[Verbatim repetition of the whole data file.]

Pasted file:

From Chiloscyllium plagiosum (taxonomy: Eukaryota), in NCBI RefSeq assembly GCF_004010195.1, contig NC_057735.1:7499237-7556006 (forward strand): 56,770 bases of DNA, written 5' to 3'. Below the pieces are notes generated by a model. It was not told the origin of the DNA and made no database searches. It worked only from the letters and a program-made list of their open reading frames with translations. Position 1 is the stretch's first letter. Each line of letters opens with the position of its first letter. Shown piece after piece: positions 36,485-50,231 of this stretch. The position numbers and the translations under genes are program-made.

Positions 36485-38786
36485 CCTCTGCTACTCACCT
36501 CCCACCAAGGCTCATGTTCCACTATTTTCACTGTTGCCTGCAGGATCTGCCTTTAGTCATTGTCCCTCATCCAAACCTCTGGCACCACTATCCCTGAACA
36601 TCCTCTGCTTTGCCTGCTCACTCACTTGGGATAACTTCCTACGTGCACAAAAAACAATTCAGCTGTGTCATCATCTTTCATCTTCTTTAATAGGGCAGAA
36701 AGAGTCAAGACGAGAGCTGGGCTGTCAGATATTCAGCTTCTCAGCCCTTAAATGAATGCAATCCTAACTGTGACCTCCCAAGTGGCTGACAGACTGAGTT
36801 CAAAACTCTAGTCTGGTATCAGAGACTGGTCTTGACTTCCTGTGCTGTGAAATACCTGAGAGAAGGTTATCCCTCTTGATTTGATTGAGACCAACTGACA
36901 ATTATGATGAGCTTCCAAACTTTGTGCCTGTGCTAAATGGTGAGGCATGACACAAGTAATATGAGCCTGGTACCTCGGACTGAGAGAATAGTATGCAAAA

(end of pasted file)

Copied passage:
From Chiloscyllium plagiosum (taxonomy: Eukaryota), in NCBI RefSeq assembly GCF_004010195.1, contig NC_057735.1:7499237-7556006 (forward strand): 56,770 bases of DNA, written 5' to 3'. Below the pieces are notes generated by a model. It was not told the origin of the DNA and made no database searches. It worked only from the letters and a program-made list of their open reading frames with translations. Position 1 is the stretch's first letter. Each line of letters opens with the position of its first letter. Shown piece after piece: positions 36,485-50,231 of this stretch. The position numbers and the translations under genes are program-made.

Positions 36485-38786
36485 CCTCTGCTACTCACCT
36501 CCCACCAAGGCTCATGTTCCACTATTTTCACTGTTGCCTGCAGGATCTGCCTTTAGTCATTGTCCCTCATCCAAACCTCTGGCACCACTATCCCTGAACA
36601 TCCTCTGCTTTGCCTGCTCACTCACTTGGGATAACTTCCTACGTGCACAAAAAACAATTCAGCTGTGTCATCATCTTTCATCTTCTTTAATAGGGCAGAA
36701 AGAGTCAAGACGAGAGCTGGGCTGTCAGATATTCAGCTTCTCAGCCCTTAAATGAATGCAATCCTAACTGTGACCTCCCAAGTGGCTGACAGACTGAGTT
36801 CAAAACTCTAGTCTGGTATCAGAGACTGGTCTTGACTTCCTGTGCTGTGAAATACCTGAGAGAAGGTTATCCCTCTTGATTTGATTGAGACCAACTGACA
36901 ATTATGATGAGCTTCCAAACTTTGTGCCTGTGCTAAATGGTGAGGCATGACACAAGTAATATGAGCCTGGTACCTCGGACTGAGAGAATAGTATGCAAAA